And now he’s in office, he says that law enforcement will be one way of achieving that. 

Public safety was a massive part of Eric Adam’s campaign. Because New York, like many other American cities, has seen an upswing in violence during the pandemic. It’s worth saying, New York is MUCH safer today than in the 1990s.

But in 2020, there were 1,531 shootings in New York – twice as many as the year before. 

Last year, they climbed again to 1,877. 

So Eric Adams campaigned promising to sort crime out – and it was a message that won him the election. 

“Public safety is a prerequisite to prosperity. And you hear that more than ever in communities that are dealing with crime.”

Eric Adams, NBC

Now he’s on the job as mayor, Eric Adams has had to hit the ground running to start delivering on his campaign pledge…

In the month since he assumed office, 5 police officers and dozens of civilians have been shot, including an 11-month-old baby shot by a stray bullet. Data from the New York police department shows that 82 people have been the victims of shootings so far this year.

New York was plunged into collective mourning by the deaths of two cops shot in the line of duty in Harlem last week. 

And it fell to Mayor Adams to speak for the City, as thousands of uniformed officers stretched down Fifth Avenue to bid farewell to Detective Jason Rivera, a week after he and his partner were killed responding to a domestic disturbance call.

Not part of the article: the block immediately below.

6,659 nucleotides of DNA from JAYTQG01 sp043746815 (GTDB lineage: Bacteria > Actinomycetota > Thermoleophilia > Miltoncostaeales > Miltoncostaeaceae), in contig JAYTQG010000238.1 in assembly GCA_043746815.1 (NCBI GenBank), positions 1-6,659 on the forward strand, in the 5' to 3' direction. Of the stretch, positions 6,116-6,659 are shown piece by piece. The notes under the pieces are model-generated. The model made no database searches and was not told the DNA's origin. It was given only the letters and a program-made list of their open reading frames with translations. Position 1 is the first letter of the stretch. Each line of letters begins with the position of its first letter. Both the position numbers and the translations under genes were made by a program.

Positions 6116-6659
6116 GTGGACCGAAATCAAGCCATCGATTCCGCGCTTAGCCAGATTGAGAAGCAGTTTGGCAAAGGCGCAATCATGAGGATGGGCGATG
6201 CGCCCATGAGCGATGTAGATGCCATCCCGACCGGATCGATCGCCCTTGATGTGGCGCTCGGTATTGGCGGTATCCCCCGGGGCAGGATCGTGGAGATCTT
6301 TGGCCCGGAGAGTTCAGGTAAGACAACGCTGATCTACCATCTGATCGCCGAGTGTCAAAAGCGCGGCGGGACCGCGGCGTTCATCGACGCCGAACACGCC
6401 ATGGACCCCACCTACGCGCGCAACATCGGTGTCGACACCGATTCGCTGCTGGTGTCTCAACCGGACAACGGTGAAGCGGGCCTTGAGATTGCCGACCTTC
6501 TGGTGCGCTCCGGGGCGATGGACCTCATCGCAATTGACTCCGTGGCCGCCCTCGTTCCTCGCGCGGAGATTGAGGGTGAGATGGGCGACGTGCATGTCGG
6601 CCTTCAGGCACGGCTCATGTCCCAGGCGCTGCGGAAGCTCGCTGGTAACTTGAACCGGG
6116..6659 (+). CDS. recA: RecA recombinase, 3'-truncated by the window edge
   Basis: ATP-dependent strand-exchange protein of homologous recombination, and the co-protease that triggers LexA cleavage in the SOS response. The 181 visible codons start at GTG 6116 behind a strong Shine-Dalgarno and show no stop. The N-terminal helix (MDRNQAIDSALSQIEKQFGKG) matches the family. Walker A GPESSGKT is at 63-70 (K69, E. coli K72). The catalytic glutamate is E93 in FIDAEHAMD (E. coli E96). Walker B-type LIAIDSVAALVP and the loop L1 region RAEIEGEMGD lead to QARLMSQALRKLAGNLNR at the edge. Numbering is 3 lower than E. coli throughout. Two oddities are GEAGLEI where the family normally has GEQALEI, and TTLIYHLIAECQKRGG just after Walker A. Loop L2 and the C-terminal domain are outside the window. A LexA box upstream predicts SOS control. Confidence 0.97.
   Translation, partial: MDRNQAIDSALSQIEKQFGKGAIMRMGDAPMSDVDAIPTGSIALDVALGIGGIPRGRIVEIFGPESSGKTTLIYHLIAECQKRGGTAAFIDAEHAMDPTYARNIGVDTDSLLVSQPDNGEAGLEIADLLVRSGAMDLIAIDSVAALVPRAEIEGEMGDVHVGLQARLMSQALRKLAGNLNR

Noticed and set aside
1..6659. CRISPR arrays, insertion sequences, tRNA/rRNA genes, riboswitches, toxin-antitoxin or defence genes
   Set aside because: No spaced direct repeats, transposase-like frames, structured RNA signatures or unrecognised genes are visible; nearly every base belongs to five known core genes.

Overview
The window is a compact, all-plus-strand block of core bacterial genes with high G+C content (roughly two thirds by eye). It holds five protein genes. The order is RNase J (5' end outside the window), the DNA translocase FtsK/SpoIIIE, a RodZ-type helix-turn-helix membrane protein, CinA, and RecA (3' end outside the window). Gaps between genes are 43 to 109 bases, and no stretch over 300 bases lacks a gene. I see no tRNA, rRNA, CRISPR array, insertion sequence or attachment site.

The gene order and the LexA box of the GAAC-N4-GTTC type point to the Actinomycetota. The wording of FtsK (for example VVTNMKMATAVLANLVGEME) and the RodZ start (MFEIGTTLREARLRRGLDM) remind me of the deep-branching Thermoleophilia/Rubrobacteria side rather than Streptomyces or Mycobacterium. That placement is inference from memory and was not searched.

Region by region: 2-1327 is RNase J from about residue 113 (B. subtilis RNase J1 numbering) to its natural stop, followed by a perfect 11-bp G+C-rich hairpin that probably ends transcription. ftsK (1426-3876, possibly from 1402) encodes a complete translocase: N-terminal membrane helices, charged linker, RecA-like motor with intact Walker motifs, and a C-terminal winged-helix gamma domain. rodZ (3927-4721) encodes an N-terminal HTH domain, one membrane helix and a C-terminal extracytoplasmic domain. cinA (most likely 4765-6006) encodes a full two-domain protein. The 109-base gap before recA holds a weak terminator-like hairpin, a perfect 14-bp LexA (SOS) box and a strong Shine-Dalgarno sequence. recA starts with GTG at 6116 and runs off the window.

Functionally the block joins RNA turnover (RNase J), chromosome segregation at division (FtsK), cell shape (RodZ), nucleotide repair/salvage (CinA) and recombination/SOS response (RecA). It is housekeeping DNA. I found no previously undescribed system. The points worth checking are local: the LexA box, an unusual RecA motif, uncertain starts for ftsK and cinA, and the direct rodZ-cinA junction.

“You stand in the gap of safety,” Eric Adams said in his eulogy. And Jason Rivera’s widow Dominique told the congregation: “The system continues to fail us. We are not safe anymore, not even the members of the service.”

The challenge for Mayor Eric Adams is this… how do you balance the concerns of police and demands for public safety with those of people who fear a return to heavy-handed policing.


Last week Eric Adams said that he wants to bring in “anti-gun” units. 

“We will enhance existing public safety units with new neighbourhoods, safety teams, which were focused on gun violence. We will launch these additional teams in the next three weeks with deep focus on 30 precincts where 80% of violence occurs.”

Eric Adams

But increased policing is controversial, especially among non-white communities in New York – communities that have, historically, been overpoliced and subject to abuse by law enforcement.